7 – “Make Lemon a Lemonade”: Using a very Brazilian expression as metaphor, take advantage of cultural differences to excel in business. Use your knowledge of culture as if it were a tool for achieving competitive advantage during the negotiation process. Intercultural training is great for developing these skills.
8 – Identify the strategy: Identify whether the country values individualism more (autonomous individuals, norms) or collectivism (social obligations and collective interests). This will give you clues to understand what strategy the negotiator will use. The individualist, for example, could focus his strategies on obtaining positive and rapid results, since the collectivist will approach family issues, try a social approach and then talk about business.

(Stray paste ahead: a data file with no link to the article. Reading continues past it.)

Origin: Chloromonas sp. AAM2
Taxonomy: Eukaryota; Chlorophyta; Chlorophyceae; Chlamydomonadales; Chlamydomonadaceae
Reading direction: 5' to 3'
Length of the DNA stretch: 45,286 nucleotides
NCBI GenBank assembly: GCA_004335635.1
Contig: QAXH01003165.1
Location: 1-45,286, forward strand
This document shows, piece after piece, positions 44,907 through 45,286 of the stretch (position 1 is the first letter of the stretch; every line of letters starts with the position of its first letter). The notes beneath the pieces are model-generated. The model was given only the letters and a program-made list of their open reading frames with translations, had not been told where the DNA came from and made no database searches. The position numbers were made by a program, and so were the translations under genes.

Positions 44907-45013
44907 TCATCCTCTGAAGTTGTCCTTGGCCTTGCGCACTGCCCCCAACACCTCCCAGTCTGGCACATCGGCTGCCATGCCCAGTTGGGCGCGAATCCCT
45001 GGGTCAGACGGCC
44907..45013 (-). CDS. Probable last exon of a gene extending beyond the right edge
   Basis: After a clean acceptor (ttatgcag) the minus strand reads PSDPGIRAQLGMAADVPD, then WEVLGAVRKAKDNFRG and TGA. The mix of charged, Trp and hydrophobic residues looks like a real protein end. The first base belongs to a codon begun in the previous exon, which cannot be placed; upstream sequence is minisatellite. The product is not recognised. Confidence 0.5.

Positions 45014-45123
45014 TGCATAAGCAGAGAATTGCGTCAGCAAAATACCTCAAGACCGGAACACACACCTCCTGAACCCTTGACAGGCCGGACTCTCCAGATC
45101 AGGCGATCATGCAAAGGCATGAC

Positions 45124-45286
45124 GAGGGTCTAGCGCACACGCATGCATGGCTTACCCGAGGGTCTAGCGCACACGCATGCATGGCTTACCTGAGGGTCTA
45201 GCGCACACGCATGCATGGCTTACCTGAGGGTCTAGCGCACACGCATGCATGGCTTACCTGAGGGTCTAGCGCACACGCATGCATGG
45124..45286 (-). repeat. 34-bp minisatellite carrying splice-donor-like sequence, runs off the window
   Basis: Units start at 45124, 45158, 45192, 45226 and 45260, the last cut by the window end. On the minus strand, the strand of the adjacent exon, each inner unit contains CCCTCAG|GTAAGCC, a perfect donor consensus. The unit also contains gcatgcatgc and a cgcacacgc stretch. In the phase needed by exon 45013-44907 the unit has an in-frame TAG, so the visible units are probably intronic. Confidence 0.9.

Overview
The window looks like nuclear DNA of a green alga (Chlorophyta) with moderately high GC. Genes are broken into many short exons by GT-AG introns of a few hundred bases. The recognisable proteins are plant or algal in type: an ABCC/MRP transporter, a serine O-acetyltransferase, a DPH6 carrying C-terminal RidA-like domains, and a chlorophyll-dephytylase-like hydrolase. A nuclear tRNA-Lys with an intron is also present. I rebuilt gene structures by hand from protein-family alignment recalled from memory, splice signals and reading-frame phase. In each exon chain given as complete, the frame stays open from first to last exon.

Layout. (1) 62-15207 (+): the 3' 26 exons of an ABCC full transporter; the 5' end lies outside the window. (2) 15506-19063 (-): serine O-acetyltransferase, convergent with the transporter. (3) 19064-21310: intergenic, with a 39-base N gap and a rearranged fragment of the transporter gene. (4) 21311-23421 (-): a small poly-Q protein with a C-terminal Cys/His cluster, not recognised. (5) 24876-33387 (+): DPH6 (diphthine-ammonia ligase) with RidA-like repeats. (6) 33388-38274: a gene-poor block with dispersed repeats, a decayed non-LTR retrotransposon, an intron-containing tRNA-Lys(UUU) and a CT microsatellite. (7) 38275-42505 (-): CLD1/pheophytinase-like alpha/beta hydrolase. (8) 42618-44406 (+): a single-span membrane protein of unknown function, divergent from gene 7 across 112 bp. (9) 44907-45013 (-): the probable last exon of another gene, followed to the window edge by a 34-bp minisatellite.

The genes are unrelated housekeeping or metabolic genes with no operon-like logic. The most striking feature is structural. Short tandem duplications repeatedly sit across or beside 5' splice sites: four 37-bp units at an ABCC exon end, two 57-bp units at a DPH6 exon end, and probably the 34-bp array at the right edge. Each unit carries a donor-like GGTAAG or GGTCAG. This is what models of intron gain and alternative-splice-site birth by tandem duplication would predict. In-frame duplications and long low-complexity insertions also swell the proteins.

9 – What you say, is not always what others understand: Before choosing a business strategy, try to understand how the perception process of your client, partner or supplier happens. Life history, worship values and the way they live are factors to consider. We often say things that are not well interpreted by others.
10 – Respecting the culture of another does not mean submitting to it: Build trustworthy and enduring relationships. The market is becoming more competitive and open, so establishing partnerships around the world is a great strategy for survival. But for this to happen it is necessary to know your partner, respect your culture and cultivate the relationship.
The Tips for International Business
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Tips for International Business. Based on article by Graziele Zwielewski, cognitive psychologist specializing in international management and administrator.